The UK Riots - Just What The Government Needed?
Words by Mista Montana
As the flames flickered across London and putrid smoke bellowed from innocent people’s livelihoods, almost everybody here in the UK last week began to fear for their own safety.
But it wasn’t just the fact that these carnivorous ninja-like rioters,illusive and rarely shown on any live media coverage, were running the streets with malice but moreover it was the sinister, almost imaginary lack of response from the police that caused so much concern.
Live news footage showed rows of heavily armed and aggressively-attired riot police all stood still,passively watching as blatant, almost-Hollywood-esque criminality exploded into the night skies of our country’s capital city without consequence or even a suggestion that it would result in punishment. Confused yet masochistically entertained by a cocktail of live news footage, our nation failed to consider why our worst nightmare was unfolding before our eyes; people were openly and barbarically breaking the law and the government were allowing it to happen. For days.
At this point in the article we could be forgiven for joining the leagues of internet conspiracy trolls and start using words like ‘agenda’ and ‘planned’, in an attempt to explain the motives for such apathy on our law enforcers’ part. But saving that for my radio show, the real aim of this post is to address the terrifying ways in which the government executed new levels of punishment, once the riots had ceased.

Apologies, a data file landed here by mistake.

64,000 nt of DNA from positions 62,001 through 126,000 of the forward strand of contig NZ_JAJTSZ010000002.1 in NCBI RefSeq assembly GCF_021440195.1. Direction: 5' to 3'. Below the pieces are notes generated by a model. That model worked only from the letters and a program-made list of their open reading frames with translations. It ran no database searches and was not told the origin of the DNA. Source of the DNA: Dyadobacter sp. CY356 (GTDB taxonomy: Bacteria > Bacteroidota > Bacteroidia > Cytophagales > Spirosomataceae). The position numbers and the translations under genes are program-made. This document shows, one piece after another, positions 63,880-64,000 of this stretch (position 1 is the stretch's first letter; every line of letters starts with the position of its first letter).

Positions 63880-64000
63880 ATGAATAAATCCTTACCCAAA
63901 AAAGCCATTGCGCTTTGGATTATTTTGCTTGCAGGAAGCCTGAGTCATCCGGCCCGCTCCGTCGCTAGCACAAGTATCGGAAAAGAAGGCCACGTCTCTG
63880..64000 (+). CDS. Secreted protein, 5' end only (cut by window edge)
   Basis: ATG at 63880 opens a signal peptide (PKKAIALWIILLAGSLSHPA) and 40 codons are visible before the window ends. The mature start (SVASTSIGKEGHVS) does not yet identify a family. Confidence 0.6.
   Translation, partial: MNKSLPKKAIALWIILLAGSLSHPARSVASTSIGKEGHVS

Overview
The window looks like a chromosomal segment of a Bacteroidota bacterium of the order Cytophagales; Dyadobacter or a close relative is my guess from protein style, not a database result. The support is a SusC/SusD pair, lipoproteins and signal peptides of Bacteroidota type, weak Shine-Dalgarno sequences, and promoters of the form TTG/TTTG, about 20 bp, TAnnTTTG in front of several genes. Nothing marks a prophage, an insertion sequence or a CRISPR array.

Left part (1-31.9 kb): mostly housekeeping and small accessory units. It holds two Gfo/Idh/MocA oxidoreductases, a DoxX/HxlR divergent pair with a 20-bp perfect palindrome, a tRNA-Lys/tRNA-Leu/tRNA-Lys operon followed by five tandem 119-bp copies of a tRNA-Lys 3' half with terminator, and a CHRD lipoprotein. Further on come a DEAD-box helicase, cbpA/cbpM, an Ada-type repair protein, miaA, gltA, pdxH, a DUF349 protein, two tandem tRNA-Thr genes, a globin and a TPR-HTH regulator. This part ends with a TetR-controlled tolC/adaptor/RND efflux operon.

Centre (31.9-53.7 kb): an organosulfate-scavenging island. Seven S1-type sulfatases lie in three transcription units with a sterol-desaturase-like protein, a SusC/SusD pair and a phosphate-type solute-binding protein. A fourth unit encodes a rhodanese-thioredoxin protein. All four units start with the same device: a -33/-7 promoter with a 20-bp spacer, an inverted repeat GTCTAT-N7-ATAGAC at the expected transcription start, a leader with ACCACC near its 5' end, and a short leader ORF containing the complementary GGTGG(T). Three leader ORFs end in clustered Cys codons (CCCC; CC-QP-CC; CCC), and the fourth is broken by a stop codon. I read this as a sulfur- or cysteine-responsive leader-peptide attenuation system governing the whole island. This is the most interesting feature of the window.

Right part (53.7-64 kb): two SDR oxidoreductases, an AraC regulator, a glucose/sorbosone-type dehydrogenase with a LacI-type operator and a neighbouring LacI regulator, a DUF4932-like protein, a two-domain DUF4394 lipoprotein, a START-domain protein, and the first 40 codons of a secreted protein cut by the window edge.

As expected, the rioters were all rounded up and one-by-one sentenced to serve prison time for their unruly actions. Most sentences had the prefix of “months” rather than years and the nation championed our police force for their work in punishing these “others”.
Then came the first step to tyranny on the government’s part. A young man was given a four-year sentence for creating a Facebook page which announced that a riot had happened in his local area. He had apologised to those who had been panicked by his light-hearted joke and quickly deleted the page. But not before the government had smelt the blood of every British person’s civil rights.
They arrested him and gave him one of the most punitive sentences delivered to any offender since the riots had started. He had no previous convictions, he clearly wasn’t a threat to society and wouldn’t re-offend but the government deemed it necessary to imprison him for four years of his life. Were they simply seeking justice or is this something much more sinister?
This case marks a scary turning-point in the relationship between the police and the citizen. This young man’s only crime was a thought. He had an idea and he expressed it. He was then arrested for having that thought and then given a sentence that a sex offender would complain about. And all for a thought.
Not only does this mark new territory in terms of what constitutes a ‘prison-able offense’ but it delivers a macro message regarding the new powers of the government, from both a regulatory perspective and a judicial angle.
This man wasn’t a criminal - he was an everyday person with a Facebook account and an idea. He never intended to riot, his page wasn’t about him intending to riot and obviously he never did riot. But he had thought, he typed it and he was put in jail. This everyday person with a thought and a keyboard was given a bigger sentence than most of the slime balls who went out and mindlessly destroyed their own society.
So what does this mean? In a similar way to which America gained total control over the actions and speak of its people after the 9-11 self-bombings, the UK government are now about to embark on their own duck tape crusade, to not only stop free-will in action but now, as this criminal case shows, the government are finding rooms in prison buildings for those whose only crime is a thought.
I find the sentencing and thought-policing of this Facebook user shocking but guess what…we are all next..